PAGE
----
Shortcuts / 09 May 2024

The nuclear power debate

Nuclear power has been back in the news lately, with the Coalition announcing it wants it to be part of Australia’s energy mix. It’s far from a new idea, and while many countries have embraced it to generate their power cleanly and cheaply, Australia is still debating it. So we’ll look at what nuclear power is, how it could work in Australia, and whether it could be a realistic solution for our energy needs.

Nuclear power isn’t a new issue…

No, it’s not. This has been bubbling away for decades and the Coalition has pushed several times in the past for nuclear power to be a part of Australia’s energy mix. We know Anthony Albanese’s government is all about transitioning from coal to renewable energy sources like wind and solar. But Coalition leader Peter Dutton has again raised the possibility of nuclear power for Australia by building nuclear reactors on the sites of existing coal stations. 

I’m a bit vague on nuclear power…

Fair. Let’s start with what it is and how it’s produced. This will be a bit of a chemistry lesson, so lab coats at the ready… Nuclear energy is found in the nucleus (or the core) of atoms, which are the tiny particles that make up all matter in the universe. To make electricity, energy has to be released from those atoms.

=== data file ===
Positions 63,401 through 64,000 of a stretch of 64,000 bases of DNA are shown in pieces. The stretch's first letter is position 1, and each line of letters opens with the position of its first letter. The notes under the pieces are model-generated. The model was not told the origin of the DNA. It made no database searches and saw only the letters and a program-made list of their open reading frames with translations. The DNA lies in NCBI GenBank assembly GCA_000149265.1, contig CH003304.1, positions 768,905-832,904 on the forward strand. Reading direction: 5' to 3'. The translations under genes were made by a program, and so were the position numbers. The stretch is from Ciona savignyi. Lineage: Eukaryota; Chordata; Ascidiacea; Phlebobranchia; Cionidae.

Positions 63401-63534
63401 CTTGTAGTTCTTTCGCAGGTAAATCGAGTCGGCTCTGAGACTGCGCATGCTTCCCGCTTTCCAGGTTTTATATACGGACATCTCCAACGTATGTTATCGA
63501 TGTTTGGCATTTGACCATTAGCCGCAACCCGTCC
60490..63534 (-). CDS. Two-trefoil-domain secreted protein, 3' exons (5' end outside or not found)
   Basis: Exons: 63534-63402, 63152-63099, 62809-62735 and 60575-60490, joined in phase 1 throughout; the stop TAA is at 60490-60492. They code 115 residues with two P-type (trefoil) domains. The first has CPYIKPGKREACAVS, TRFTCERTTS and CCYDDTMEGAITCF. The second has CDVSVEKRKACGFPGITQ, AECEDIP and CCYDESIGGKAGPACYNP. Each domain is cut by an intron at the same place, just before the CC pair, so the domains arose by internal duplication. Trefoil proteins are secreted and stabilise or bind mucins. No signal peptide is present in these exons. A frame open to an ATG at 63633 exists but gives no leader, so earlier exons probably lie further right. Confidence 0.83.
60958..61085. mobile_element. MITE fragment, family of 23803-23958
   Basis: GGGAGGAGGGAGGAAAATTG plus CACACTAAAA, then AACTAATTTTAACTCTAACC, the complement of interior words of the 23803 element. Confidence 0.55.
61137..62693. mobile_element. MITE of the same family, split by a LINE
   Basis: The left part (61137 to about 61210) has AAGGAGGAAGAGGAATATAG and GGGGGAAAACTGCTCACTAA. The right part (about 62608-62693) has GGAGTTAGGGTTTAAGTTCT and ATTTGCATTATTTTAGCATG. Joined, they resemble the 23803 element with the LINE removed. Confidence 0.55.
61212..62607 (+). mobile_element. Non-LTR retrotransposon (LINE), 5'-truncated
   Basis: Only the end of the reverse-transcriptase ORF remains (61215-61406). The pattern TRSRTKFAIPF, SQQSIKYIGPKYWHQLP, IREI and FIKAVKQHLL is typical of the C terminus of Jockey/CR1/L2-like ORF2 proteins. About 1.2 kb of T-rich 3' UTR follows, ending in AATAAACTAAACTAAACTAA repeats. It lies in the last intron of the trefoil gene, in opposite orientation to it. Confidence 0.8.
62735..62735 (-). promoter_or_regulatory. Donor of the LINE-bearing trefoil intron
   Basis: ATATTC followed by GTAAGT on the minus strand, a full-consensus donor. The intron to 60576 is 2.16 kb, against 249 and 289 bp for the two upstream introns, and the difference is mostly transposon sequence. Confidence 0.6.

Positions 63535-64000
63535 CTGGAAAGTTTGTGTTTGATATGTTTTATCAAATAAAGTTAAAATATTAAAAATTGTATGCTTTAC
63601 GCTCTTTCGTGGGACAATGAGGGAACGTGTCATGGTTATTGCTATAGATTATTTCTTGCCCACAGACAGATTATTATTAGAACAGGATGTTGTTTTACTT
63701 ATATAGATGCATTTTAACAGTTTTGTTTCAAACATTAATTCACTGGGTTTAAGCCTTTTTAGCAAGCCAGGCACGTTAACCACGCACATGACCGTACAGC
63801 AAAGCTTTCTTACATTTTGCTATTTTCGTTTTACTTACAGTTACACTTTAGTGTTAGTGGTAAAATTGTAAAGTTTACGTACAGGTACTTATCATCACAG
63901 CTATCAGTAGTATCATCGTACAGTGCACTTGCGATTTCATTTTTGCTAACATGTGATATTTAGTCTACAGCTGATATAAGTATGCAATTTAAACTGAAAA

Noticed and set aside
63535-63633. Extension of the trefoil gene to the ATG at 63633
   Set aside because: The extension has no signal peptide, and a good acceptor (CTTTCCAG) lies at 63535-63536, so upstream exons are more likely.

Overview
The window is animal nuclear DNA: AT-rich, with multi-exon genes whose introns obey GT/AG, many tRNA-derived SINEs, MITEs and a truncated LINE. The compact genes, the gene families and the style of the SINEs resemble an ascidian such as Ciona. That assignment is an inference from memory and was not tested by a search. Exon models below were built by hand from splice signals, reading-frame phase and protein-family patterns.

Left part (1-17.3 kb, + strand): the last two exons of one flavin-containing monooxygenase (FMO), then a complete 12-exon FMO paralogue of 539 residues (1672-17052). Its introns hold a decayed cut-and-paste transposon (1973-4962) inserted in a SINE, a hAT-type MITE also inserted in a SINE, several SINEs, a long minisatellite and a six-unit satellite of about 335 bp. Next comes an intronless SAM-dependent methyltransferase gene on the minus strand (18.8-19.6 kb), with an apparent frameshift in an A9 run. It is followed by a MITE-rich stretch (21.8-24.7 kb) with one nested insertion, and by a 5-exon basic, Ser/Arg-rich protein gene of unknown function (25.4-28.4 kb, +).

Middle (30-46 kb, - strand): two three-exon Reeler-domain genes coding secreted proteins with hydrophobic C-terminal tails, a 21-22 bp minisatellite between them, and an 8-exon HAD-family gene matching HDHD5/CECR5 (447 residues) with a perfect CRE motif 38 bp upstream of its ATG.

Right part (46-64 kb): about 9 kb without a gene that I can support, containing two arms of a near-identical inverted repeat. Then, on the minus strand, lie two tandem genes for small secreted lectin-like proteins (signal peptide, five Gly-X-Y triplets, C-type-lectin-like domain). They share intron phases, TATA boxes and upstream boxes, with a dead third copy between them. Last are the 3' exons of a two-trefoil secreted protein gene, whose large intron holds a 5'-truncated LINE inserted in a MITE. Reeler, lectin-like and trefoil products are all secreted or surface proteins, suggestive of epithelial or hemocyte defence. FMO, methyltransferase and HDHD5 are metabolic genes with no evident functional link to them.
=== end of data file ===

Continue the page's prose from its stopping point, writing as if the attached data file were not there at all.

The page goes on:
How is that achieved?

In two ways: nuclear fission and nuclear fusion. The one we’re interested in is fission and that’s where the atoms are split apart and turned into heat, which boils water and produces steam. The steam then turns huge turbines which drive generators to make electricity. 

Cool, then what?

Afterwards, the steam is cooled back down into water, which can be used again and again. One of the good things about nuclear-generated power is that it produces no harmful greenhouse gases and it’s extremely efficient. One tiny uranium fuel pellet creates as much energy as one tonne of coal, 560 litres of oil, or 13.5 cubic metres of natural gas.

Tell me more about uranium…

It’s used because its atoms are the easiest of all the elements to split during fission which is done in a nuclear reactor with lots of safety measures in place. 

Safety is a big issue, right?

Yes, safety is a thing that comes up over and over again in the nuclear energy debate… Basically, the uranium needs to be kept cool because if it melts it can cause radioactive material to be released. That’s extremely toxic and dangerous to people and the environment. So the waste produced by that process is radioactive and has to be carefully stored. 

Sounds a bit scary…